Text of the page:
Basic Biographical Details
|Name: ||Andrew Jackson |
|Designation: ||Architect |
|Born: ||30 January 1919 |
|Died: ||28 March 2001 |
|Bio Notes: ||Andrew Jackson was born on 30 January 1919, the son of John Jackson, coach builder, (of the firm of Jackson Coach Builders, Dunfermline) and his wife Margaret Lammie Gordon. He was brought up in Dunfermline, one of five children. From his father he learned the importance of good construction. This was how he started developing his enthusiasm for the qualities of various materials and the craftsmanship involved in their proper use. |
He enrolled at Edinburgh College of Art to study architecture. However his studies were interrupted by the Second World War. He enlisted with the Royal Engineers with whom he served in France and later Kashmir and Ceylon. He taught bridge-building there and learnt to speak Urdu.
When he returned to Scotland he recommenced his studies at Edinburgh College of Art and was elected ARIBA in 1948. He set up in private practice and was successful in several architectural competitions. His design for the Roman Catholic Cathedral in Liverpool was commended. One award enabled him to spend two weeks in Denmark and Sweden to visit furniture workshops. The visit was to have a marked imnfluence on his future thinking.
He worked for a while for East Kilbride Development Corporation but returned to join the practice of Reiach & Cowan where he was in charge of the design and building of the College of Agriculture for Edinburgh University. He joined the staff of Edinburgh College of Art in 1953 and continued to teach there until he retired in 1982.
Jackson's deep interest was in design - both architectural and industrial design. Initailly he drew his ideas from the experience had had gained from competitions - both from entering and from comments made by judges. He was not keen on the post-modern philosophy of architecture and felt the profession had lost its way.
Over time he became known outwith the confines of the College. He spent periods of time teaching at the University of Virginia at Charlottesville and at the Norwegian School of Architecture in Oslo. He was always pleased when his former students kept in touch.
In 1960 he converted a group of old farm buildings into a family weekend house. He was able to try out some of his design ideas during the reconstruction. He knew scotland well and was particularly fond of the west coast of Argyll.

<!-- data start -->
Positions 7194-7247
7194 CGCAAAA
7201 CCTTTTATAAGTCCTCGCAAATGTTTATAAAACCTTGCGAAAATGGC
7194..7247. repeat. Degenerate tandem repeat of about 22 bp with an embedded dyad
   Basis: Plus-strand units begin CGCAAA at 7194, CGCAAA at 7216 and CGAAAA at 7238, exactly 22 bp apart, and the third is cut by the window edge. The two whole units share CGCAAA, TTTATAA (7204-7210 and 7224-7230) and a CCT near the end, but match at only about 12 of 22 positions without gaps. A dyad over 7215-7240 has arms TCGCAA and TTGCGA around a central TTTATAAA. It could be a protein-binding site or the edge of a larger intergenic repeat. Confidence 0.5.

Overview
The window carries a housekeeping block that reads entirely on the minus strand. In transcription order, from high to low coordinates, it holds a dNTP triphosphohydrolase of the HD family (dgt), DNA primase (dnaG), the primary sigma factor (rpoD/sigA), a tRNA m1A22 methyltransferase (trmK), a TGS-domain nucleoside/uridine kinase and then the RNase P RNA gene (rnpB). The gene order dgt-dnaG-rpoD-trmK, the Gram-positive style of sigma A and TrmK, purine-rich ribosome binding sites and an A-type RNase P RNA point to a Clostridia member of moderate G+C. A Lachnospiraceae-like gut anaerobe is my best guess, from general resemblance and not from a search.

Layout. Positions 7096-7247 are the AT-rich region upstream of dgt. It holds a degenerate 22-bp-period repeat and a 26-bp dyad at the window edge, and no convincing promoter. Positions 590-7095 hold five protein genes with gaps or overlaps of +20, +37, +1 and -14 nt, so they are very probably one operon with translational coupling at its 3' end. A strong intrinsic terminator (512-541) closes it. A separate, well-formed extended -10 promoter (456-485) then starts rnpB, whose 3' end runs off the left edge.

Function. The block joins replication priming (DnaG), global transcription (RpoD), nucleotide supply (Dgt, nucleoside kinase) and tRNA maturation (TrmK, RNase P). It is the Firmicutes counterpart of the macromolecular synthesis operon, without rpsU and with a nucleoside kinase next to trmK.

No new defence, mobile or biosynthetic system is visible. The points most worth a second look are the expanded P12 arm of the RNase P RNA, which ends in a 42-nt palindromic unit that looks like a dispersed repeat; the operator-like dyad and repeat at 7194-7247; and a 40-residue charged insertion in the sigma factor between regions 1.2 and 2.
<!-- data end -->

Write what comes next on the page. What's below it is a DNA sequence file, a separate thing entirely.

He died on 28 March 2001 at the Western General Hospital in Edinburgh. His wife Moira Catherine Monteith, an artist, whom he had met at the College of Art as a student, had predeceased him. He was survived by his two daughters and two grandchildren.
Private and Business Addresses
|The following private or business addresses are associated with this architect:|
| ||Address||Type||Date from||Date to||Notes|
|c/o Lun/14, Marchmont Road, Edinburgh, Scotland||Private||c. 1948 *|| || |
|39, Comely Bank Street, Edinburgh, Scotland||Private(?)||1950 *|| || |
|2, Dalrymple Drive, East Kilbride, Lanarkshire, Scotland||Private(?)||1954 *|| || |
|46, Ann Street, Edinburgh, Scotland||Private||Before 1964||2001|| |
* earliest date known from documented sources.
Employment and Training
Buildings and Designs
|This architect was involved with the following buildings or structures from the date specified (click on an item to view details):|
| ||Date started||Building name||Town, district or village||Island||City or county||Country||Notes|
|1950||University of Edinburgh, King's Buildings, Department of Agriculture|| || ||Edinburgh||Scotland||Was in charge of the design and construction|
|26 May 1961||Roxburgh County Buildings||Newtown St Boswells|| ||Roxburghshire||Scotland||Jackson's and White's joint competition entry (no. 9) awarded special commendation per Builder p990|
|1968||Glen Ogle Tweeds||Lochearnhead|| ||Stirlingshire||Scotland|| |
|The following books contain references to this architect:|
|RIBA||1948||The RIBA Kalendar 1948-1949|| ||London: Royal Institute of British Architects|| |
|RIBA||1950||The RIBA Kalendar 1950-1951|| ||London: Royal Institute of British Architects|| |
|RIBA||1954||RIBA Kalendar 1953-54|| || || |
|RIBA||1964||The RIBA Kalendar 1963-64|| || || |
|The following periodicals contain references to this architect:|
| ||Periodical Name||Date||Edition||Publisher||Notes|
|RIAS Chartered Architect||May 2001||12.4|| ||Obituary|
|RIAS Chartered Architect||July 2001||v12, no5|| ||Death note|
|Scotsman||26 April 2001|| || ||Obituary|
|The following archives hold material relating to this architect:|
| ||Source||Archive Name||Source Catalogue No.||Notes|
|H M Register House||Death Register|| || |
|RIAS, Rutland Square||Records of membership|| || |